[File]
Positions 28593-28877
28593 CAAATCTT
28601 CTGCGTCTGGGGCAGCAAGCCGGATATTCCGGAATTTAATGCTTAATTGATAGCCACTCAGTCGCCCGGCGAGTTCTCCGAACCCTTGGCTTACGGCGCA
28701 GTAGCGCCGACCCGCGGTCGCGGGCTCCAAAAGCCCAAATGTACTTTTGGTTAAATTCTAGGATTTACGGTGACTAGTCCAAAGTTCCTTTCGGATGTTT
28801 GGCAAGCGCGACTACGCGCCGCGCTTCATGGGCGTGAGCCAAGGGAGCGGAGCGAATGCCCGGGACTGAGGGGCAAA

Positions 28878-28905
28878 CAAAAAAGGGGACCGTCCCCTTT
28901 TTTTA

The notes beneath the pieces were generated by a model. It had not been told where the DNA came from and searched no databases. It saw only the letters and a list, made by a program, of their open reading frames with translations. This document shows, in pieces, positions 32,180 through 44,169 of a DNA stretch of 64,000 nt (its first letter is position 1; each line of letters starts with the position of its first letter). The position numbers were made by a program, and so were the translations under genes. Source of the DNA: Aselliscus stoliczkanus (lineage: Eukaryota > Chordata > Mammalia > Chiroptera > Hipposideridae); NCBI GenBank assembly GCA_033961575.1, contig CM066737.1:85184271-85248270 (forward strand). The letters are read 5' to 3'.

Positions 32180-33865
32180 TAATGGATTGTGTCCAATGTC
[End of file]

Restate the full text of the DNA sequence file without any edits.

Positions 28593-28877
28593 CAAATCTT
28601 CTGCGTCTGGGGCAGCAAGCCGGATATTCCGGAATTTAATGCTTAATTGATAGCCACTCAGTCGCCCGGCGAGTTCTCCGAACCCTTGGCTTACGGCGCA
28701 GTAGCGCCGACCCGCGGTCGCGGGCTCCAAAAGCCCAAATGTACTTTTGGTTAAATTCTAGGATTTACGGTGACTAGTCCAAAGTTCCTTTCGGATGTTT
28801 GGCAAGCGCGACTACGCGCCGCGCTTCATGGGCGTGAGCCAAGGGAGCGGAGCGAATGCCCGGGACTGAGGGGCAAA

Positions 28878-28905
28878 CAAAAAAGGGGACCGTCCCCTTT
28901 TTTTA

The notes beneath the pieces were generated by a model. It had not been told where the DNA came from and searched no databases. It saw only the letters and a list, made by a program, of their open reading frames with translations. This document shows, in pieces, positions 32,180 through 44,169 of a DNA stretch of 64,000 nt (its first letter is position 1; each line of letters starts with the position of its first letter). The position numbers were made by a program, and so were the translations under genes. Source of the DNA: Aselliscus stoliczkanus (lineage: Eukaryota > Chordata > Mammalia > Chiroptera > Hipposideridae); NCBI GenBank assembly GCA_033961575.1, contig CM066737.1:85184271-85248270 (forward strand). The letters are read 5' to 3'.

Positions 32180-33865
32180 TAATGGATTGTGTCCAATGTC